The setbacks of previous years were compensated for by the prosperity and happiness of 1825. Publication had been moving more rapidly; the stress of poverty was for a time lightened; and in the summer he had a pleasant holiday in Upper Austria, where he was welcomed with enthusiasm. It was during this tour that he produced his “Songs from Sir Walter Scott“. This cycle contains Ellens dritter Gesang (D. 839), a setting of Adam Storck‘s German translation of Scott‘s hymn from The Lady of the Lake, which is widely, though mistakenly, referred to as “Schubert’s Ave Maria“. It opens with the greeting Ave Maria, which recurs in the refrain; the entire Scott/Storck text in Schubert’s song is frequently substituted with the complete Latin text of the traditional Ave Maria prayer.[47] In 1825, Schubert also wrote the Piano Sonata in A minor (Op. 42, D. 845), and began the “Great” C major Symphony (Symphony No. 9, D. 944), which was completed the following year.[48]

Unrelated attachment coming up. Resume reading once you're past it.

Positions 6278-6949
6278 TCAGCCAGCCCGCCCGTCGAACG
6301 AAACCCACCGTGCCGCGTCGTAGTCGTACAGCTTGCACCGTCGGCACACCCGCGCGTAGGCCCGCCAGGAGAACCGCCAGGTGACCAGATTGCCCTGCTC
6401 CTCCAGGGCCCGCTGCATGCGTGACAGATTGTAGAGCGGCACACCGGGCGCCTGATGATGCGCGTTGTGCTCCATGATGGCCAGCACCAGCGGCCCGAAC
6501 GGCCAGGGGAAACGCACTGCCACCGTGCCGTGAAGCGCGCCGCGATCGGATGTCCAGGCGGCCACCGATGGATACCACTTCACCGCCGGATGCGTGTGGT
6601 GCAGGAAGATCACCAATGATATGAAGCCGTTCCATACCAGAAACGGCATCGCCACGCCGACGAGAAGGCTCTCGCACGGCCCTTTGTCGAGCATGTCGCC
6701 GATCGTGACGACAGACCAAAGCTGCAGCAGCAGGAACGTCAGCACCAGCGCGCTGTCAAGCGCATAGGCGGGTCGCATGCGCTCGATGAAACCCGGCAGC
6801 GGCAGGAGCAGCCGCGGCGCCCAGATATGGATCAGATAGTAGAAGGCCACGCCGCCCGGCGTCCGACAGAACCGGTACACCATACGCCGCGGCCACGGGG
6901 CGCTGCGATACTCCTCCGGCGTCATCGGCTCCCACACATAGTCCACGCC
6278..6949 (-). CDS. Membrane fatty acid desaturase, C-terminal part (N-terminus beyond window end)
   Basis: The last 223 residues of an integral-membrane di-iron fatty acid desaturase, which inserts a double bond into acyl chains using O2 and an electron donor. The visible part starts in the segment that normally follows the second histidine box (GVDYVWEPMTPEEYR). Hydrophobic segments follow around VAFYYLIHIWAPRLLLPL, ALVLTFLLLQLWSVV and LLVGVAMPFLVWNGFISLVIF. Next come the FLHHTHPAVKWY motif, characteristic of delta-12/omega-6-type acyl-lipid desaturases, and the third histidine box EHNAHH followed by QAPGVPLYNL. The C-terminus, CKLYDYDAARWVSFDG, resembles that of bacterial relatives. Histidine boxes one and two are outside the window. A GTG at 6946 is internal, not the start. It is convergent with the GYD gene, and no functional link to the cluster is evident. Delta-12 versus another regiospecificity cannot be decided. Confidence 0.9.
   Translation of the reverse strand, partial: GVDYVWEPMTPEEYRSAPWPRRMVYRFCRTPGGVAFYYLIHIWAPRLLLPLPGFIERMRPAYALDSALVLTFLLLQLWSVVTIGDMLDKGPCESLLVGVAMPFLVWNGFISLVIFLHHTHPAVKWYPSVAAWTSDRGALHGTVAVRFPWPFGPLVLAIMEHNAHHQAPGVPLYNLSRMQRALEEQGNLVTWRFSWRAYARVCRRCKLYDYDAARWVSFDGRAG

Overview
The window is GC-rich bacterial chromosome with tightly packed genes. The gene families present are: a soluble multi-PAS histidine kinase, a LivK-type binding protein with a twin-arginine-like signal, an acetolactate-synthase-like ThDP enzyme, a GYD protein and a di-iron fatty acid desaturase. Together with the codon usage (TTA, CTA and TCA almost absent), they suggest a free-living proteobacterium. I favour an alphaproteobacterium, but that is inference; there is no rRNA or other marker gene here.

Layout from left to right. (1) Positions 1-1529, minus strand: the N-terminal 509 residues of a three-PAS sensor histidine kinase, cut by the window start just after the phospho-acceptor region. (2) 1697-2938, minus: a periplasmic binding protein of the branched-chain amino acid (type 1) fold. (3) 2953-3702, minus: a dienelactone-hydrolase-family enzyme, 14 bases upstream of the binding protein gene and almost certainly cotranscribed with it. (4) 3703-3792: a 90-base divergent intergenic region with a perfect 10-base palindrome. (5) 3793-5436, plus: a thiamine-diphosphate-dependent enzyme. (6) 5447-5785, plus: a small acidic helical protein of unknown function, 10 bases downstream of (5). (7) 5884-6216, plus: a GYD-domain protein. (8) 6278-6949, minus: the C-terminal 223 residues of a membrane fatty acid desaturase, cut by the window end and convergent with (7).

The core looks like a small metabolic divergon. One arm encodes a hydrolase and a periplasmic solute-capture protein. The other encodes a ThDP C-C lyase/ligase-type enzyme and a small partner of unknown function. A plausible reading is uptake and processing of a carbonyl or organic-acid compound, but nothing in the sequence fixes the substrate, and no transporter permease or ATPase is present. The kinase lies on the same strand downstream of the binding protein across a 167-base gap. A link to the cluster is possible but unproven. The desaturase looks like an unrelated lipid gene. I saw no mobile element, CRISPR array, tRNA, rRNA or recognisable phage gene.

Last years and masterworks

Despite his preoccupation with the stage, and later with his official duties, Schubert found time during these years for a significant amount of composition. He completed the Mass in A flat (fr) (D. 678) and, in 1822, embarked suddenly on a work which more decisively than almost any other in those years showed his maturing personal vision, the “Unfinished Symphony” in B minor. The reason he left it unfinished after two movements and sketches some way into a third remains an enigma, and it is also remarkable that he did not mention it to any of his friends even though, as Brian Newbould notes, he must have felt thrilled by what he was achieving. The event has been debated endlessly without resolution.